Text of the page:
The percentage of sales that such cards account for in Kwik Trip stores is not among their highest, Geiger confirmed. “It isn’t anything that is going to make or break us. We just got into the category a couple of years ago.” It is, however, a growing percentage, and something that he and his colleagues would like to see continue.
Category growth is happening, incidentally, with little to no marketing effort behind it. The products, for instance, do not appear in advertisements or billboards. “We do have a sign on the front of the store saying that we sell phone cards, cell cards and financial cards, etc. That’s it. I really consider it to be a service,” Geiger said.
At Kwik Trip, the cards are displayed on a spinner rack that stands next to the store’s ATM, creating a de facto financial center. The consumers who purchase the cards are a diverse group, as well, Geiger said.
Ear to the Ground
For c-store and other retailers, the best advice is to remain vigilant, stay plugged in to the issue and begin asking questions.
“If a c-store operator thinks about which cards to offer, he needs to pay close attention to what it is their customers are asking for and buying,” Jackson said. “He needs to figure out what his options are for supplying those cards. Most c-stores are working with an InComm or a Blackhawk Network, so they should be in touch with their distribution partners to find out how they foresee the regulations changing and what options they are going to have, so they can prepare for what their customers are going to need.”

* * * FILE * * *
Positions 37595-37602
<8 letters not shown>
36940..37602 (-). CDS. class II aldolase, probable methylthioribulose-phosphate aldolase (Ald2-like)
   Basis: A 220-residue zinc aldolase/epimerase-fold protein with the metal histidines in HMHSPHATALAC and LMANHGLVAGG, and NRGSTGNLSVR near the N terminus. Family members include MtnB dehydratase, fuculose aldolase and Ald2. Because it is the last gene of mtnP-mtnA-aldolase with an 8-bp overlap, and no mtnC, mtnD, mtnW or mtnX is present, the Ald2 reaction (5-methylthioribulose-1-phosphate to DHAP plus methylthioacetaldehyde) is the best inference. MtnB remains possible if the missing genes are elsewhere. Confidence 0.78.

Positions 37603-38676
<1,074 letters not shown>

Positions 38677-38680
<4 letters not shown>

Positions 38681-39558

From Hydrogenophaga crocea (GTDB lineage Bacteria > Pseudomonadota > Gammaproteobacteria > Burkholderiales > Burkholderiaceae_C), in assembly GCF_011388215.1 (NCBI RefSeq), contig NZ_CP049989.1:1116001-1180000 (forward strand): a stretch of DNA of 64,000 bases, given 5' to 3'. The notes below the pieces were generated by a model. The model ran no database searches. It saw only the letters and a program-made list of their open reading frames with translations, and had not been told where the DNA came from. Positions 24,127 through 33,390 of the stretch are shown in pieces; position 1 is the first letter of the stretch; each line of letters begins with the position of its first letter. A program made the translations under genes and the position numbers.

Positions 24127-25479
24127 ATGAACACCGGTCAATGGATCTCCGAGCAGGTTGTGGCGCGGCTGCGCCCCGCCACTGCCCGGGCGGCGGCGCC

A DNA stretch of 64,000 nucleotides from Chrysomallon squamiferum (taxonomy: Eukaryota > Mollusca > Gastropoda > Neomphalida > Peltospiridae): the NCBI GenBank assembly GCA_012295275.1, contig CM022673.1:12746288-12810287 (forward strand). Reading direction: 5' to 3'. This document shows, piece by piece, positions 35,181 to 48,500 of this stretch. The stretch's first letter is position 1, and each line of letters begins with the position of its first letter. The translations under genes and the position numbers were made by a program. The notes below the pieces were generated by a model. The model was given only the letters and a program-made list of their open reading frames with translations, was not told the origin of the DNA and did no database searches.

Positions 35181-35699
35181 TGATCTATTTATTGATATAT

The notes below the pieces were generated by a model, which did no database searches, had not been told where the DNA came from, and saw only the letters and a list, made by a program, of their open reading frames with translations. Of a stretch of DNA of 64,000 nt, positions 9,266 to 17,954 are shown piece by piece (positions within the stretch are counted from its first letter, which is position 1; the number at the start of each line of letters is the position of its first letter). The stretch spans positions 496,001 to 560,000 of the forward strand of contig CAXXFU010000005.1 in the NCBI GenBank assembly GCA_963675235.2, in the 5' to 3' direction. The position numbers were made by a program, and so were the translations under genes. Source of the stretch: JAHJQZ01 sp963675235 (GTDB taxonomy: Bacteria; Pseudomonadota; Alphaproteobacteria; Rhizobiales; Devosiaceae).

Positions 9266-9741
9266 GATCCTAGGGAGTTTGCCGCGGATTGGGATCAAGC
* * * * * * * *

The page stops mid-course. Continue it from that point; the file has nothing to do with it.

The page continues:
If a retailer is concerned that his General Purpose Reloadable (GPR) or open-looped gift cards are going to go away, he needs to find out if there will be other options available.
Geiger advised convenience store operators to get busy communicating with their local lawmakers about the issue. “Complain to your legislatures and listen to your customers,” he said. Other than that, Kwik Trip doesn’t plan to take any additional steps. “At this point, until we know what’s happening in the government, I don’t think we’ll do anything. We’re going to let it settle itself.”
The category’s potential, however, remains strong. “The item itself has a value,” Geiger concluded. “We see more and more people using them to protect themselves on the Internet and other areas where security is a concern. But at this point we don’t push it. I think it is something that eventually is going to become a very marketable category, and we will probably look at it a little more seriously, but not until the legislative picture clears up a little bit.”